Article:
@MADI... Hi there. Thanks for trying it out. The purpose of AAC is to convert text files between ATASCII format and ASCII, with support for some line drawing characters (the only ones in common between ATASCII and ASCII). Primarily this means supporting upper and lower case letters, numerals, tabs, common punctuation and such. It is not meant to support control characters, international characters (or character sets), or graphical characters (other than what I already identified). Unsupported characters are removed in the translation (both ways) intentionally, as they are unable to be properly displayed by the "other" system in normal use. But, when it comes to "text" files, that usually poses little or no problem, because straight text so to speak is commonly supported by most systems, even if some characters have different code values or the EOLS are encoded differently.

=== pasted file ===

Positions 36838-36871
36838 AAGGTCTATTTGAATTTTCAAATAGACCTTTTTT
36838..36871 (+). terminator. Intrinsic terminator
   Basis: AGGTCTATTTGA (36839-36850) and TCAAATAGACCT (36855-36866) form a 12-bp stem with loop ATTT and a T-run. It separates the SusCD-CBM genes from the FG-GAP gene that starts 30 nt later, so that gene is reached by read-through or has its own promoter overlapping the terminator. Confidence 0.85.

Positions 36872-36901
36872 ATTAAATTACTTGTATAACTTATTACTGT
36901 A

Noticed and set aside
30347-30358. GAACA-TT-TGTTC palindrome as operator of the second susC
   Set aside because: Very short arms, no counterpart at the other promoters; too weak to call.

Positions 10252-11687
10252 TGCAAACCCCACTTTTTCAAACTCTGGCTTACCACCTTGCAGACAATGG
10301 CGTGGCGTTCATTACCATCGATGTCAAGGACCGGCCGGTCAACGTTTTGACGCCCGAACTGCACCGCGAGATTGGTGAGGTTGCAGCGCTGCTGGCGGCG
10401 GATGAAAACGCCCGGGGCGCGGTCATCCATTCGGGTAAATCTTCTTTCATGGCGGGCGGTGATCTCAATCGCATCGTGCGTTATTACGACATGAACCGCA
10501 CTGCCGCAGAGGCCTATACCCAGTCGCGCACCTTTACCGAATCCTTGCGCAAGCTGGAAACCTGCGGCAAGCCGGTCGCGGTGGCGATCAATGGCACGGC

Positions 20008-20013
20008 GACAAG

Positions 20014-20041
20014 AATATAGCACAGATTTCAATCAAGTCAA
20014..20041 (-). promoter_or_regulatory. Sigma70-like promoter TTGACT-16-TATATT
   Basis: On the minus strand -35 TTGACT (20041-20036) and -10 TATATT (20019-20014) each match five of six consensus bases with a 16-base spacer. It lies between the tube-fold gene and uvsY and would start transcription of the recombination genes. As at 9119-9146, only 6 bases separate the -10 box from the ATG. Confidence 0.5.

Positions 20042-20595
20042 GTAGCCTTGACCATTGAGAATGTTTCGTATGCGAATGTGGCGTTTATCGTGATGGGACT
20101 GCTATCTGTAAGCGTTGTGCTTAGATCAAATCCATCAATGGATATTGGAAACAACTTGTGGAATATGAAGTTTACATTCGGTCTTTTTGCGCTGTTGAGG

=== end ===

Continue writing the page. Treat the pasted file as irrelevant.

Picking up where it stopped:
Software like ATASCII View and MEMO PAD have the ability specially handle displaying ATASCII on modern computers. I am not aware of any program for the A8 to properly display all the ANSI chars on that platform though. In cases where special characters are highly integral to the document, like your example of source code that uses potentially and of the 256 possible characters, then such software is the right tool for that job.
I should probably have included a help file which better communicates these things. I did include one with the sister program written for the A8, but didn't do much here for this line. I'll be correcting that.
Also, keep in mind I am writing this prior to examining your examples more thoroughly. I will do so and come back here and comment further. Thanks again for the feedback!
**EDIT... I want to point out that AAC deals with original ASCII for PCs. What that means specifically is what is known as "code page 437." See these links:
Unicode is not delved into at all. Maybe someday though.
Edited by fujidude, Tue Nov 10, 2015 8:24 PM.